Generation-Y: most depressed generation
Published: Saturday, February 6, 2010
Updated: Saturday, February 6, 2010 00:02
Narcissistic. Over-entitled. Superficial. These terms, according to researchers and academics, serve as matching connotations for the maturing young adults of the "Generation Y" demographic cohort.
Ambiguously defined as those born since the early ‘80s, Generation Y-ers are lumped together for not only sharing the same generational time frame, but also for their mutual lifestyles dominated by materialism and prosperity.
Although considered to "have it better" than the baby boomers, the modern world might be paving the way for impaired mental health among this demographic, as a new research study indicates. A recent study published in Clinical Psychology Review, conducted by Jean Twenge, a psychology professor at San Diego State University, discovered that Gen-Y might now have more mental problems
According to TrueSlant.com which cited the study, from 1938 to 2007, the amount of depression cases has risen by five to eight times in 2007 compared to 1938. Hypomania, a form of bipolar disorder has risen by 40 percent.
The findings were derived from student responses to the Minnesota Multiphasic Personality Inventory, which conducted the study on high school and college students. The levels are higher than those of the Great Depression era. While multiple causal variables come into play, technology may be the leading culprit.
Baruch psychology professor David Sitt acknowledges the implications of technological evolution on an entire generation's social character.
"We are changing our expectations of what we need in life to make us happy," said Sitt. "Since technology has propelled us forward it creates a speed where everything is immediate and the window for gratification has narrowed."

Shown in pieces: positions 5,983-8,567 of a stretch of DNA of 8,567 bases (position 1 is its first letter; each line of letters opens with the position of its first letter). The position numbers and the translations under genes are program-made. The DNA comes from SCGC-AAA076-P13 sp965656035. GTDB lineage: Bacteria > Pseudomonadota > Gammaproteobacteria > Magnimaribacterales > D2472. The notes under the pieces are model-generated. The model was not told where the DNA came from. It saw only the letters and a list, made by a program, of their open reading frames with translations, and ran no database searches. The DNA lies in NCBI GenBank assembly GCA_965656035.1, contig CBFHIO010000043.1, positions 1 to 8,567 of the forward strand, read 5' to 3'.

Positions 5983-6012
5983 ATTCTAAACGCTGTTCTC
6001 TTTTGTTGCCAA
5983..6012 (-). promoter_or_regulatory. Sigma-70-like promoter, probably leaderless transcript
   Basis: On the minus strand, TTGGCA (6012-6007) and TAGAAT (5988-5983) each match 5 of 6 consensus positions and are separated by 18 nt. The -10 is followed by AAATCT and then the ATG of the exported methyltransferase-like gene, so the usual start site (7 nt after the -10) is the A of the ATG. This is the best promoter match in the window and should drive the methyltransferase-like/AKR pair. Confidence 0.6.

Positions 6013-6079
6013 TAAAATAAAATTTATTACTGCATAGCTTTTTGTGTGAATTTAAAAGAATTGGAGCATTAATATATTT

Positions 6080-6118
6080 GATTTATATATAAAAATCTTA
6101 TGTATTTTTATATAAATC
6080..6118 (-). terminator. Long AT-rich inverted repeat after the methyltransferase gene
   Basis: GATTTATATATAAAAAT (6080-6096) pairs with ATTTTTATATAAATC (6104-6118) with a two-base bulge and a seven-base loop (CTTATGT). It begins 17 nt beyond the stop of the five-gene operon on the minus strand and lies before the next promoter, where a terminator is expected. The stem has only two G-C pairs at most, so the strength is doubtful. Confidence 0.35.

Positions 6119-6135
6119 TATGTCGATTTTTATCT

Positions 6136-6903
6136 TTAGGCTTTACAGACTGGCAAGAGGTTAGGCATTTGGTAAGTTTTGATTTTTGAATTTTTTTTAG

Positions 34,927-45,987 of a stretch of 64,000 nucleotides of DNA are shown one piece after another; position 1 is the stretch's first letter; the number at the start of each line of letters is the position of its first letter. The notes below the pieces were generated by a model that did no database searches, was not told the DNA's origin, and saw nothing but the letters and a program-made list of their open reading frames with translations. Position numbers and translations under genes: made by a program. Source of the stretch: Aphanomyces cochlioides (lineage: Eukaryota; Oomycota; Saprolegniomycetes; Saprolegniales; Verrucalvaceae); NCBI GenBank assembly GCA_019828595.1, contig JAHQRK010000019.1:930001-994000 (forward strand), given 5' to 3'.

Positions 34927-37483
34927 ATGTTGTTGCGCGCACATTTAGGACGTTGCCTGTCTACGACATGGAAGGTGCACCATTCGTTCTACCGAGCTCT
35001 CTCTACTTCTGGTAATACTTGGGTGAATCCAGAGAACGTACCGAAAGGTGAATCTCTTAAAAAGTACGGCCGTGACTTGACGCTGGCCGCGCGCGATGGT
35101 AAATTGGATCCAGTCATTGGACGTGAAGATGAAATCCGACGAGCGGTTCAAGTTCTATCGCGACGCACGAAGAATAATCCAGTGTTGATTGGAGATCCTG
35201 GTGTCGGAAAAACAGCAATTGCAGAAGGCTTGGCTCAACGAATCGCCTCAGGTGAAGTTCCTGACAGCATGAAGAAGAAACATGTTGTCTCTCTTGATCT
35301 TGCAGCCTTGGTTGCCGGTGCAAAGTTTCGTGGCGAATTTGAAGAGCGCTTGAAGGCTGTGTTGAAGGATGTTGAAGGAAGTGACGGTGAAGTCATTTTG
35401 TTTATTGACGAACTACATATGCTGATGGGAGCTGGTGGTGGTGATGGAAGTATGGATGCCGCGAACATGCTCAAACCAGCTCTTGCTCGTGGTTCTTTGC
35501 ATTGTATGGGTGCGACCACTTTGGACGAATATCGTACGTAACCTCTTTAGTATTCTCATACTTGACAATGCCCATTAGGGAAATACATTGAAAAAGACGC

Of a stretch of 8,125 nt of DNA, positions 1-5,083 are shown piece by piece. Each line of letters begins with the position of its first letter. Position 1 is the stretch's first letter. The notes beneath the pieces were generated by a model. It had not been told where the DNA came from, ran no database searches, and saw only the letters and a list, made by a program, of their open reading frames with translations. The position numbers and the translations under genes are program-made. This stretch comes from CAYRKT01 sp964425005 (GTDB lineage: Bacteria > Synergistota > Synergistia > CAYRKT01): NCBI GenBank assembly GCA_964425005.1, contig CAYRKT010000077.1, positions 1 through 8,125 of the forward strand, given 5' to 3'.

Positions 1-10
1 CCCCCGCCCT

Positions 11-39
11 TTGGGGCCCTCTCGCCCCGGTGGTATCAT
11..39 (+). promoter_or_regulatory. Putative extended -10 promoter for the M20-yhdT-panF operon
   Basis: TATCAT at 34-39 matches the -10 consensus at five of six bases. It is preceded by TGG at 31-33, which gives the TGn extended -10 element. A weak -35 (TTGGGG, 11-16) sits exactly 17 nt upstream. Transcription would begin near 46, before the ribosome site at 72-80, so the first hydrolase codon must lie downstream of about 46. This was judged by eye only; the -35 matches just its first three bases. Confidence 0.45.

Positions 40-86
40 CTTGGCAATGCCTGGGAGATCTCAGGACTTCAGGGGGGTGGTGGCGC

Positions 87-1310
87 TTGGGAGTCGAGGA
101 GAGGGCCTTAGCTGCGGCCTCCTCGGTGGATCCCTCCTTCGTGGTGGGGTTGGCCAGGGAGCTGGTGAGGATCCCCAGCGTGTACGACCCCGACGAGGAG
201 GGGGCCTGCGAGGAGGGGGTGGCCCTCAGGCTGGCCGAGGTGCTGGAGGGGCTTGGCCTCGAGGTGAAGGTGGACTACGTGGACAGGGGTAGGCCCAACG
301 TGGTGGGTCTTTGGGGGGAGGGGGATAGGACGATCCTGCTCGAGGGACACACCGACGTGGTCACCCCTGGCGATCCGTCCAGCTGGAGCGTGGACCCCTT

According to Sitt, depression grows from a root need for gratification as social networking tools and electronic gadgets instill in us a constant pressure to connect.
"Initially we only needed to see our friends once a month, now it has turned into everyday," said Sitt. "We have this idea that if we don't check our emails or post on Facebook every second then we missed out on something or that people have forgotten about us."
Additionally, technological innovations place social pressures on young people driven by overconsumption of materialism. Baruch sophomore, Robert Smith, agrees with this.
"Everyone has something: an iPod, a cell phone, a laptop, and you might want what other people have but can't buy it," said the international marketing major. "People these days are driving themselves more and more to get it."
To combat this emotional reliance on technology, Sitt proposes that we develop awareness of its power on us. "When we sit down at the dinner table as a way of connecting with our family, we know to turn our cell phones off and that is a way of being mindful of technology," he said.